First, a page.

NIEHS Principal Investigator Tom Kunkel, Ph.D., above was one of two proud ONES mentors on hand for the talks. McCulloch is a former postdoctoral fellow in Kunkel's DNA Replication Group, and Block is a former postdoctoral fellow in the NIEHS Neuropharmacology Group headed by Jau-Shyong Hong, Ph.D. (Photo courtesy of Steve McCaw)

2009 ONES Awardees

University of California, Los Angeles cardiologist Jesus Araujo, M.D., Ph.D. (http://www.med.ucla.edu/cardiology/faculty/araujo.htm) Exit NIEHS, Los Angeles, will focus on the effects of particulate air pollution on high-density lipoproteins and atherosclerosis.

Virginia Commonwealth neurobiologist and former NIEHS Postdoctoral Fellow Michelle Block, Ph.D. (http://www.anatomy.vcu.edu/directory/faculty/detail.html?ID=1232) Exit NIEHS, will explore the role of protein radicals in microglia in the environmental mechanisms of chronic neurotoxicity.

New York University epidemiologist Yu Chen, Ph.D. (http://www.med.nyu.edu/research/cheny16.html) Exit NIEHS, intends to continue her investigation into the interactions between arsenic exposure from drinking water and genetic susceptibility related to inflammation and oxidative stress in cardiovascular disease.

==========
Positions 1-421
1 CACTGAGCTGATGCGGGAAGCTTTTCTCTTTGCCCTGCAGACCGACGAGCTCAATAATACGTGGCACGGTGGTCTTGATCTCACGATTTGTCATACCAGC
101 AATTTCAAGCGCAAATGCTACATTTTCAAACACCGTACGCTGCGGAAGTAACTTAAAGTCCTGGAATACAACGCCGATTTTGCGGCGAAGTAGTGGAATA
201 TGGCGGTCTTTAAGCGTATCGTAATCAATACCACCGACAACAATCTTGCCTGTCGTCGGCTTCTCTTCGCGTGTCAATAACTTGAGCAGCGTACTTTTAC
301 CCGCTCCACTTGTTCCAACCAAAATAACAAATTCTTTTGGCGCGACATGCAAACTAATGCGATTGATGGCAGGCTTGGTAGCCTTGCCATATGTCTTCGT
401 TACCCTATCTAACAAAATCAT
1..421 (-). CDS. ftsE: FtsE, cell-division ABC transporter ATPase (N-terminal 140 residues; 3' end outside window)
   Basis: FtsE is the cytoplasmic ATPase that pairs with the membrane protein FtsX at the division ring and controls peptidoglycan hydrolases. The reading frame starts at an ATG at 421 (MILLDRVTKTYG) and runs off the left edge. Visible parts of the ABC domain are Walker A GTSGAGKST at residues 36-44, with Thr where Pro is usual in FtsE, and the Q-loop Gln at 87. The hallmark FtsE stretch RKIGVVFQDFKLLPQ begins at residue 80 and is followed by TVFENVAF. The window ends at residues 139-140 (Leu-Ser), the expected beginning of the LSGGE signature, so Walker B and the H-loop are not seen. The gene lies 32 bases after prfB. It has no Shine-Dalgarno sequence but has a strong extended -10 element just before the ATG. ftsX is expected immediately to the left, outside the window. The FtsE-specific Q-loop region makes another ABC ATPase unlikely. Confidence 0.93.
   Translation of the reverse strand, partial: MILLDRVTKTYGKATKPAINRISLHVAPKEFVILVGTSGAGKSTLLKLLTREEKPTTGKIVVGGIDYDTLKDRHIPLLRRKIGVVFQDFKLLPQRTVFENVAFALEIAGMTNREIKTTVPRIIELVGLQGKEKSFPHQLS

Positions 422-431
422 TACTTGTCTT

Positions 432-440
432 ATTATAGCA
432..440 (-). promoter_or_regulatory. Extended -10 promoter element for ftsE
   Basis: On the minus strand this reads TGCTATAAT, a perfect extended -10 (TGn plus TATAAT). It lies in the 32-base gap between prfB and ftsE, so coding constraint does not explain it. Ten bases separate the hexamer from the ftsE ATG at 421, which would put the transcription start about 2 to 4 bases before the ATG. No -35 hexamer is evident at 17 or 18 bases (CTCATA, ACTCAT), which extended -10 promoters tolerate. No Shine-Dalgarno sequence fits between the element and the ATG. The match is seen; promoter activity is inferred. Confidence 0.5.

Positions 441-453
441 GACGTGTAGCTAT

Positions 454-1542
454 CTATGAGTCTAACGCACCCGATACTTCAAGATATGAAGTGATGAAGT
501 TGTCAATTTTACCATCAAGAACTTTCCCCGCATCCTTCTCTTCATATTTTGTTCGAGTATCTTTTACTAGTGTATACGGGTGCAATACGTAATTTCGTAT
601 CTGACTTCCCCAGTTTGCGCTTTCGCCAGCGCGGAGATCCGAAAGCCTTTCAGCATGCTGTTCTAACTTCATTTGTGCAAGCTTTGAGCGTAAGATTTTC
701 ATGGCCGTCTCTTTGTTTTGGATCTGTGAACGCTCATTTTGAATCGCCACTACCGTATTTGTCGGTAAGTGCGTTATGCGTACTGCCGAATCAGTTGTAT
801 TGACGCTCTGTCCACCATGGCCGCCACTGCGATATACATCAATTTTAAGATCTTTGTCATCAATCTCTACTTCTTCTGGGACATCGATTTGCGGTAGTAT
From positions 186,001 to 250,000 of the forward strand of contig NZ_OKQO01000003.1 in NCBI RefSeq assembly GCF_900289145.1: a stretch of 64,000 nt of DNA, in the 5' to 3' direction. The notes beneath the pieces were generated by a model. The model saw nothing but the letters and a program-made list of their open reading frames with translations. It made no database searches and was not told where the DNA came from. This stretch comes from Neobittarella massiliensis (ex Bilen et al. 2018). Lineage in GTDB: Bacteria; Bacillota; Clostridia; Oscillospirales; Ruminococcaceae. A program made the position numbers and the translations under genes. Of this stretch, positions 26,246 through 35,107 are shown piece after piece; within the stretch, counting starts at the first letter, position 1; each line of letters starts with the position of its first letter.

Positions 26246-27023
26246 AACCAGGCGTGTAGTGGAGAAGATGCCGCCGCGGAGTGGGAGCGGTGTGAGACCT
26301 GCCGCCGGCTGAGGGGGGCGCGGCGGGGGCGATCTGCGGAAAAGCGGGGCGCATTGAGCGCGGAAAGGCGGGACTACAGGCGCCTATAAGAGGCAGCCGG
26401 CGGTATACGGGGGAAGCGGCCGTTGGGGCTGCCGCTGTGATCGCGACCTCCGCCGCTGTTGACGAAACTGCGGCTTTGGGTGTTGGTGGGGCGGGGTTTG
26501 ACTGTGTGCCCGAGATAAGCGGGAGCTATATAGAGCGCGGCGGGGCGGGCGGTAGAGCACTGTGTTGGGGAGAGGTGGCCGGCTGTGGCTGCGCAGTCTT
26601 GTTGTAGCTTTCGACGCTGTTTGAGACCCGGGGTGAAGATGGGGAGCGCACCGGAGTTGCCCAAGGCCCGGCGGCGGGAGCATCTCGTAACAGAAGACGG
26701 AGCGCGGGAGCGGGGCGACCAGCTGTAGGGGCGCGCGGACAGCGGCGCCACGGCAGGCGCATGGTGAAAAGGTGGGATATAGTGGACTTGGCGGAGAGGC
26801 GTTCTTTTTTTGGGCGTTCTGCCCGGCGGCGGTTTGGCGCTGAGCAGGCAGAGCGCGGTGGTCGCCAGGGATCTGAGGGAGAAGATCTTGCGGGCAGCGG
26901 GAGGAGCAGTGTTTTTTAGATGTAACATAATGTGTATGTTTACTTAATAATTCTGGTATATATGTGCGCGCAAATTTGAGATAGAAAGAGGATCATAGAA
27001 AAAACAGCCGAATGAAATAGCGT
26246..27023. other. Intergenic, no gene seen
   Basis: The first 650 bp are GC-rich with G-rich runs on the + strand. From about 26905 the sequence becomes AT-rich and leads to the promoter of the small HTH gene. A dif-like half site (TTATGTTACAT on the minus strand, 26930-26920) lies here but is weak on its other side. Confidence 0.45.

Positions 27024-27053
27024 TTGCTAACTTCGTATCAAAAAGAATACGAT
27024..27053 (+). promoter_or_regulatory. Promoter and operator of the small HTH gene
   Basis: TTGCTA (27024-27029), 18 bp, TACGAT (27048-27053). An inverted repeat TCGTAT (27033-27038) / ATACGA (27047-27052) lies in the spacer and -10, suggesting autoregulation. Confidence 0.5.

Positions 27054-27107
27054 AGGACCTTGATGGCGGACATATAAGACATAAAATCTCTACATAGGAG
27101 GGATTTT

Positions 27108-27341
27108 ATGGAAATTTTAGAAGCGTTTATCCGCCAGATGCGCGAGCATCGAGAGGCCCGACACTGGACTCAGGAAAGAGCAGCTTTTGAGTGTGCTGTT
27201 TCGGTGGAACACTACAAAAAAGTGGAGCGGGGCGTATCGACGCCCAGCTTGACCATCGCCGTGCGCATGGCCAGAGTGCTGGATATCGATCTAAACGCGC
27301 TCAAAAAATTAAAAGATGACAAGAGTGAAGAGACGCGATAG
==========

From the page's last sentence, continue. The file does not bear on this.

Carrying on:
University of Kansas Medical Center pharmacologist James Luyendyk, Ph.D. (http://www.kumc.edu/pharmacology/Luyendyk.html) Exit NIEHS, aims to understand the mechanisms of xenobiotic-induced biliary inflammation and fibrosis.

North Carolina State University toxicologist and former NIEHS Postdoctoral Fellow Scott McCulloch, Ph.D. (http://service004.hpc.ncsu.edu/toxicology/faculty/mcculloch/index.htm) Exit NIEHS, plans to investigate the role of human DNA polymerase eta (pol η) in the mutagenic response to oxidative stress.

University of Michigan geneticist Dana Dolinoy, Ph.D. (http://www.sph.umich.edu/iscr/faculty/profile.cfm?uniqname=ddolinoy) Exit NIEHS, will be investigating effects on the fetal epigenome of in utero exposure to bisphenol A.